A Disciple Becomes the Guru

Harvard International Review, Fall 2008

4 Pages Posted: 26 Feb 2009  

Vivek Wadhwa

Center for Entrepreneurship and Research Commercialization, Pratt School of Engineering; Stanford University - Arthur & Toni Rembe Rock Center for Corporate Governance

Date Written: October 15, 2008

Abstract

Despite its low rates of postgraduate science and engineering graduation, India is rapidly becoming a global hub for R&D, with a momentum and scale similar to those it accomplished in IT services.

If engineering education is so critical to global competitiveness, how is India succeeding? To answer this, we met with the CEOs, human-resource directors, R&D leaders, managers, and employees, and visited the R&D and training facilities of 24 leading companies in India. These were in rapidly growing emerging sectors, including IT services, business-process outsourcing, semiconductors, pharmaceuticals, financial services, retail, hospitality, and education - all of which have managed to grow and innovate despite skills gaps and talent shortages.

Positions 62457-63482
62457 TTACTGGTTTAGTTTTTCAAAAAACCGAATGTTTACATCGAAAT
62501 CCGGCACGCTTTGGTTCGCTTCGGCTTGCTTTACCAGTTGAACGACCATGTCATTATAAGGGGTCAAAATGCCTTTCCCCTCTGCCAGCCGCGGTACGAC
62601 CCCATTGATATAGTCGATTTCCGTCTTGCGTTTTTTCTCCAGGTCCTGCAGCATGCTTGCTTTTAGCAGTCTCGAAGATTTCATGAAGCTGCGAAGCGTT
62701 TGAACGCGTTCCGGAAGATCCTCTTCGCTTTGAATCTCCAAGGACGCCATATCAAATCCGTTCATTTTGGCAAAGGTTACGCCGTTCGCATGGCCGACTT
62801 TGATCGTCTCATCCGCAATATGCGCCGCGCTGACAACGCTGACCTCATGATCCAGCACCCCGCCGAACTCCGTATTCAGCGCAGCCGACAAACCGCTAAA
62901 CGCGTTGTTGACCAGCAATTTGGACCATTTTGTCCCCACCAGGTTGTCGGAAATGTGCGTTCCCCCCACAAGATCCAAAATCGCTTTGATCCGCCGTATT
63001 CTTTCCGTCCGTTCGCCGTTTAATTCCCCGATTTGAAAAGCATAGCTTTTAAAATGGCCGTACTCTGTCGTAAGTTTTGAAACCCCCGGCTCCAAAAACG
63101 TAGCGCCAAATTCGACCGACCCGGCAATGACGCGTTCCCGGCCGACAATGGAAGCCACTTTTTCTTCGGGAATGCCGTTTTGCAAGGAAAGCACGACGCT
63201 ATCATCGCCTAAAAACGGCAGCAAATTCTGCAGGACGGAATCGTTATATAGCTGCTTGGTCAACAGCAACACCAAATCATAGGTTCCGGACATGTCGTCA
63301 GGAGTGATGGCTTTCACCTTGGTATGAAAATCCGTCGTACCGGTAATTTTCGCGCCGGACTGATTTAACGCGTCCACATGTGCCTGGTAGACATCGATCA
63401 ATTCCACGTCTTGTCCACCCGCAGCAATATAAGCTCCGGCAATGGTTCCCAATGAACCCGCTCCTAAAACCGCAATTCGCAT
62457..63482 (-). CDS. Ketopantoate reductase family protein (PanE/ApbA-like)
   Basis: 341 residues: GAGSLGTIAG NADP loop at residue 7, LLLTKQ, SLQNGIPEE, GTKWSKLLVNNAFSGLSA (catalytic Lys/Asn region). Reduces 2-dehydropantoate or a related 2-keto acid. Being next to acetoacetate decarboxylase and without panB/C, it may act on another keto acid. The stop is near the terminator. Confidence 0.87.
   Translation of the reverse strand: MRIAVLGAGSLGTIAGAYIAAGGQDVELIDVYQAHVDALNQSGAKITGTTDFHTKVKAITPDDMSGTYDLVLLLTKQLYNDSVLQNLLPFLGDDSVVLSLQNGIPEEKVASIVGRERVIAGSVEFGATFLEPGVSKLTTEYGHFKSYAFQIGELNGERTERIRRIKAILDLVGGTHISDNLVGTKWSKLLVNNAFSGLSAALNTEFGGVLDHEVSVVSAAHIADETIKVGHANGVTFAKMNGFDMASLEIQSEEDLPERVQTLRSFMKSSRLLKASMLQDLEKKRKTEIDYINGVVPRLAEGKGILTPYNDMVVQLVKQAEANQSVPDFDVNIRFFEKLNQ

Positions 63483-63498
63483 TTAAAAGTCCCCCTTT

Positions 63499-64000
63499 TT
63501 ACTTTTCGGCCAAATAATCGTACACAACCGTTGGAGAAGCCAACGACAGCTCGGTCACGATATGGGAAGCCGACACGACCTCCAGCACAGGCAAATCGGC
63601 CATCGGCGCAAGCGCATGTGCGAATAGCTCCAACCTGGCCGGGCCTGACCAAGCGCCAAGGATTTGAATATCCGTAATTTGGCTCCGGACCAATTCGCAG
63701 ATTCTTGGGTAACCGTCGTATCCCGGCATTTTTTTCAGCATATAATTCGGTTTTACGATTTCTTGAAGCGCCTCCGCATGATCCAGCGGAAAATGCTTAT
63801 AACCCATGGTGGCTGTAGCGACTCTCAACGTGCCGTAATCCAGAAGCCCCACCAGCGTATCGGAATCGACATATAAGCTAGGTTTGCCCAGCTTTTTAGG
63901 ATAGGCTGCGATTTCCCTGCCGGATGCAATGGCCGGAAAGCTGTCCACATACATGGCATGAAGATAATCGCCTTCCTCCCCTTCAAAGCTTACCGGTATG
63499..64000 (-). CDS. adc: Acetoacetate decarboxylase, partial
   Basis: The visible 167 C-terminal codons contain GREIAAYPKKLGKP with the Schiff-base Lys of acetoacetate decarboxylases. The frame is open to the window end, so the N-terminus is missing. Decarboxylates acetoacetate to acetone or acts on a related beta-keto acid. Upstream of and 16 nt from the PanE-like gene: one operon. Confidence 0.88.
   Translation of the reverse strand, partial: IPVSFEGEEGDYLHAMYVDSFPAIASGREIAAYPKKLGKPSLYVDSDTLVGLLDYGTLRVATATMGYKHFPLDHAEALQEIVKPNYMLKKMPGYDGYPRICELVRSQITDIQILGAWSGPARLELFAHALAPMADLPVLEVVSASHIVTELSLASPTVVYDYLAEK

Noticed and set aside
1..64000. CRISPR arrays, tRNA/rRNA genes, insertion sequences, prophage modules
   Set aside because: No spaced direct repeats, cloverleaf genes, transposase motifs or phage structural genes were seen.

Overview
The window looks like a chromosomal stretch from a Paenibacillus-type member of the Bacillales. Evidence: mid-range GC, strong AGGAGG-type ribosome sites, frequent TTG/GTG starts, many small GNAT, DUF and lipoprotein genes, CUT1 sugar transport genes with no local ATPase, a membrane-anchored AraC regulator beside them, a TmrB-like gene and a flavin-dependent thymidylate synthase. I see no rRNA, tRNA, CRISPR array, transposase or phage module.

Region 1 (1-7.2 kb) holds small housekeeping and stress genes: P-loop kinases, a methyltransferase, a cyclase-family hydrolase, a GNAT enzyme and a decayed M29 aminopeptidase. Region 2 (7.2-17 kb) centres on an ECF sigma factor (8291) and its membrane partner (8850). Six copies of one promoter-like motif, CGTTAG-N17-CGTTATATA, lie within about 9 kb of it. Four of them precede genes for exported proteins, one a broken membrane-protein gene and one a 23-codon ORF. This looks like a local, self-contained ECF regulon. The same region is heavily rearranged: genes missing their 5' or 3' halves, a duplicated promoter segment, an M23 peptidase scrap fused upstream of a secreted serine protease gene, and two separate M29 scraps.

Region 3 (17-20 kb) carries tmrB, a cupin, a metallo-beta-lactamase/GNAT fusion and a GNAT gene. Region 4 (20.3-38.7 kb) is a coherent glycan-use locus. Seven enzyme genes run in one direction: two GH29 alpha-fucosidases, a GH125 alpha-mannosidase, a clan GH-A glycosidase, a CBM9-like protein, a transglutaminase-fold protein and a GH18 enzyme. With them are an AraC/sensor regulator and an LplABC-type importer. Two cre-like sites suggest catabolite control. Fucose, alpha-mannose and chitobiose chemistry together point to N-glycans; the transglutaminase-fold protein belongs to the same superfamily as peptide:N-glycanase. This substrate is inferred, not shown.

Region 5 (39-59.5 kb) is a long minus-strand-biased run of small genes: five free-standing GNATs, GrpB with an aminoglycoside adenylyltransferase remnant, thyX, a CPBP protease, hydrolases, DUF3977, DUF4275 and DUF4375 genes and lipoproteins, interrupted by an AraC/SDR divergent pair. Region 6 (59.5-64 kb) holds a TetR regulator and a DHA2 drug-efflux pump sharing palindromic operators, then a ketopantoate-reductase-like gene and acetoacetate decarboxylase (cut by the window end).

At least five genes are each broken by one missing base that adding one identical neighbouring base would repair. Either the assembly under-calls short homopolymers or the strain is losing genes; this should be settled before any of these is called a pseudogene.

We identified seven key areas in which Indian companies have developed innovative practices: employee recruitment, new employee training, continuing employee development, managerial training and development, performance management and appraisal, workforce retention, and education upgrades.

Keywords: India, workforce development, management, globalization

Suggested Citation

Wadhwa, Vivek, A Disciple Becomes the Guru (October 15, 2008). Harvard International Review, Fall 2008. Available at SSRN: https://ssrn.com/abstract=1349457

Vivek Wadhwa (Contact Author)

Center for Entrepreneurship and Research Commercialization, Pratt School of Engineering ( email )

Durham, NC 27708
United States

Stanford University - Arthur & Toni Rembe Rock Center for Corporate Governance ( email )

Crown Quadrangle 559 Nathan Ab
Stanford, CA 94305-8610
United States

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